SSC Notes- Agricultural Seasons in India

Agricultural Seasons in India:
Agricultural Seasons in India


1. The Kharif Season:
Crops are sown at the beginning of south-west monsoon and harvested at the end of the south-west monsoon.
Sowing Season: May to July.
Harvesting Season : September to October.

Important Crops: Jowar, Bajra, Rice, Maize, Cotton, Groundnut, Jute, Hemp, Tobacco etc.


2. The Rabi Season:
Crops need cool climate during growth period but warm climate during the germination of seed and maturation.
Sowing Season: October to December
Harvesting Season: February to April

Important Crops: Wheat, Barley, Gram, Linseed, Mustard, Masoor & Peas.


3. The Zaid Season:
These Crops are raised throughout the year due to artificial irrigation.

1. Zaid Kharif Crops:

Sowing Season:
August to September
Harvesting Season: December-January

Important Crops: Rice, Jowar, Rapeseed, Cotton, Oilseeds.


2. Zaid Rabi Crops:

Sowing Season
: February to March.

Harvesting Season: April-May.

Important Crops: Watermelon, Toris, Cucum­ber & other vegetables.

Major Crops:
The crops are divided into two major groups. Food grains and non-food grains.

Rice- Rice cultivation is concentrated mainly in the Northern plains which have alluvial soils and adequate water supply. West Bengal is the leading producer of rice.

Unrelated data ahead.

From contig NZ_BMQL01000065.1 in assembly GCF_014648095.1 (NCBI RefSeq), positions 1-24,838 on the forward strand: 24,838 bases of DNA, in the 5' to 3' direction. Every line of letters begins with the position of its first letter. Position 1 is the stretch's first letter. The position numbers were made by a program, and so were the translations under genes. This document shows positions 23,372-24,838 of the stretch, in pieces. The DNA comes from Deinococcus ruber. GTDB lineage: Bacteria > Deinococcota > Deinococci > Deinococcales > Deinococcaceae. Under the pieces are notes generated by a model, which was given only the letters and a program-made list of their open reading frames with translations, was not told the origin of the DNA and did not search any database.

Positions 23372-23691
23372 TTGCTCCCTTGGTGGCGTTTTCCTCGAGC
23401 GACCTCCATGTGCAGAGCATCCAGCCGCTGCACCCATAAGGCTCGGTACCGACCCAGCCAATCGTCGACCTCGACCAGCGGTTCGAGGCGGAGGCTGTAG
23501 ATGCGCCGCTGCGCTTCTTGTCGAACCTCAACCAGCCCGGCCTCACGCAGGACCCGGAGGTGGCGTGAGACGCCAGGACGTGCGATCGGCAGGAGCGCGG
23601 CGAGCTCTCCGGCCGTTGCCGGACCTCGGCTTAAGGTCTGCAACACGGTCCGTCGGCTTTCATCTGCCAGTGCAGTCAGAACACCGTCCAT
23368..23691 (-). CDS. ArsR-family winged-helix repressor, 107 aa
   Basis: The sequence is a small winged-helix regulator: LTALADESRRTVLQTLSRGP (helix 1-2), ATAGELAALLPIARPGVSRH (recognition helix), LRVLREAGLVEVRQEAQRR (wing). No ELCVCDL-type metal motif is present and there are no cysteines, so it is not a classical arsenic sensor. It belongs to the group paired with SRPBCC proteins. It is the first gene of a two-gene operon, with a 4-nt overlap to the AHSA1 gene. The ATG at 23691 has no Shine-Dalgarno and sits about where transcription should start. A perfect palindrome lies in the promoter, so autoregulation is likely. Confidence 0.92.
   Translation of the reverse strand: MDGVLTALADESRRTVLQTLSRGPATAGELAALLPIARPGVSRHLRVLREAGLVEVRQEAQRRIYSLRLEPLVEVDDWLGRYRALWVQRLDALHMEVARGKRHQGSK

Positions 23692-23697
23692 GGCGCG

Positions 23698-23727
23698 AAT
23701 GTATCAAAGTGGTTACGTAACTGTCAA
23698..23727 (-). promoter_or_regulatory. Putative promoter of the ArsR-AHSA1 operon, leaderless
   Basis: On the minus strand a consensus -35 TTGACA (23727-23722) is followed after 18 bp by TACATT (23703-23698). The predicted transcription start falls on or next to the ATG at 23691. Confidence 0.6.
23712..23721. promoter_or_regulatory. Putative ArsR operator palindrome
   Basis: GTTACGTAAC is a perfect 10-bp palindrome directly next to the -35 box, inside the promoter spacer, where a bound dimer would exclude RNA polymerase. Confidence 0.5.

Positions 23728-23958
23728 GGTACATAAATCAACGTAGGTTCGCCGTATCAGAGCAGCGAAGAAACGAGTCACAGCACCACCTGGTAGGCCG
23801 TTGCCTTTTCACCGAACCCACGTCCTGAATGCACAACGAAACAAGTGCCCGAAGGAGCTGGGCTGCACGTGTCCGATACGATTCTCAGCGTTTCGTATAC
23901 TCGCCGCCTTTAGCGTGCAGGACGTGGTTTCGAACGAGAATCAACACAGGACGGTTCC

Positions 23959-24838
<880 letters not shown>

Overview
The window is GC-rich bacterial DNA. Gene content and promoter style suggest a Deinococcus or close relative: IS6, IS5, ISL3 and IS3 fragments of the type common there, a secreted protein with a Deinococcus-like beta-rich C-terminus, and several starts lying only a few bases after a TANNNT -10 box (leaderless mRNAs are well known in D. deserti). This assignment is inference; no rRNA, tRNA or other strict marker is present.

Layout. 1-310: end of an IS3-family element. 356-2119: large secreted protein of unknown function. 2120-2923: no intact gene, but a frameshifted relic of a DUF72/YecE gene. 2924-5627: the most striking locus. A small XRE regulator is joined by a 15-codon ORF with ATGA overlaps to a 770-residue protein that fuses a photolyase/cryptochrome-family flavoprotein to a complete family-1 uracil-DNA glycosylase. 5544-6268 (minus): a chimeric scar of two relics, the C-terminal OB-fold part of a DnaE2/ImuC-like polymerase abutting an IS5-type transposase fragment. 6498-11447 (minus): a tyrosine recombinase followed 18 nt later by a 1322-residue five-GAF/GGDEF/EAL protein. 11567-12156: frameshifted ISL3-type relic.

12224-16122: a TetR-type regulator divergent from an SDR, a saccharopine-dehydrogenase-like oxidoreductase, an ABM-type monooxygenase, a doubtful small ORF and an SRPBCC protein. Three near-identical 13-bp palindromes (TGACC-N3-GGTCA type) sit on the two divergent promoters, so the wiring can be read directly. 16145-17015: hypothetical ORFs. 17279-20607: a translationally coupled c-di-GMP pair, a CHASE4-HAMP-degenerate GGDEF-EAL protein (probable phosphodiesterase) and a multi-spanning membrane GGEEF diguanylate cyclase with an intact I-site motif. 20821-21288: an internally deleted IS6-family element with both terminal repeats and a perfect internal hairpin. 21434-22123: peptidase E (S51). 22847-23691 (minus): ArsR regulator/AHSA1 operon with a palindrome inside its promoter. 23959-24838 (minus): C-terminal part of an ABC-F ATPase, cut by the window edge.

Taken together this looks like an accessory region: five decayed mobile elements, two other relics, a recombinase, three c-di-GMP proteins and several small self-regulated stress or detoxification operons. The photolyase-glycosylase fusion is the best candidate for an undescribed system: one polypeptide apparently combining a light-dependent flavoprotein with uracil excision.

Top three producer states are West Bengal, Punjab and Uttar Pradesh.

Wheat:Loamy soils of Northern plains and black soils of Deccan are suited for wheat cultivation.
Top three states producing Wheat are Uttar Pradesh, Punjab and Haryana.

Coarse Cereals / Millets- They are kharif crops and grow in less rainy areas in the following order – Ragi (damp areas), Jowar (moist areas) and Bajra (dry areas). They require high temperature and less rainfall.
They can be grown in inferior alluvial or loamy soil. Top three states with maximum production of total coarse cereals are Maharashtra, Karnataka, and Rajasthan.

Pulses Most pulses are leguminous crops and provide proteins to the vegetarian population. Major pulses of India include Gram, Tur or arhar (Pigeon Pea or Red Gram), urd (black gram), mung (green gram), masur (lentil), kulthi (horse gram), matar (peas) etc.


Non-Food Crops/Cash crops:

Sugarcane -In India, it is one of the most important Kharif crops.

Cotton Cotton is the most important fibre crop and cotton seed is used as a vegetable oil and a part of fodder for milch cattle for better milk production. Optimum soil for cotton is the Black soils of Deccan and Malwa plateau.

Groundnut- Groundnut is most important oil seeds of India. Grown as both as kharif and Rabi crop but 90-95% of the total area is devoted to kharif crop. Well drained light sandy loams, red, yellow and black soils are well suited for its cultivation.

Fibres:

1. Cotton:
It is a kharif crop and is known as the king among fibres. India is the fourth largest producer in the world. It requires warm climate and high tem­perature.

2. Jute:
Jute was called the golden fibre of Indian sub continent. India is the second largest producer of Jute in the world after Bangladesh. Jute grows well in well-drained fertile soils or in the flood plains.

Plantation Crops:


1. Tea:India is the leading producer of tea, and it requires a temperature of 24°C to 30°C. Rainfall on an average should be above 200cm. The soil should be deep fertile and well drained where water does not stagnate.

Coffee-  Coffee needs hot and humid climate with temperature varying between 15°C and 28°C. It is generally grown under shady trees.

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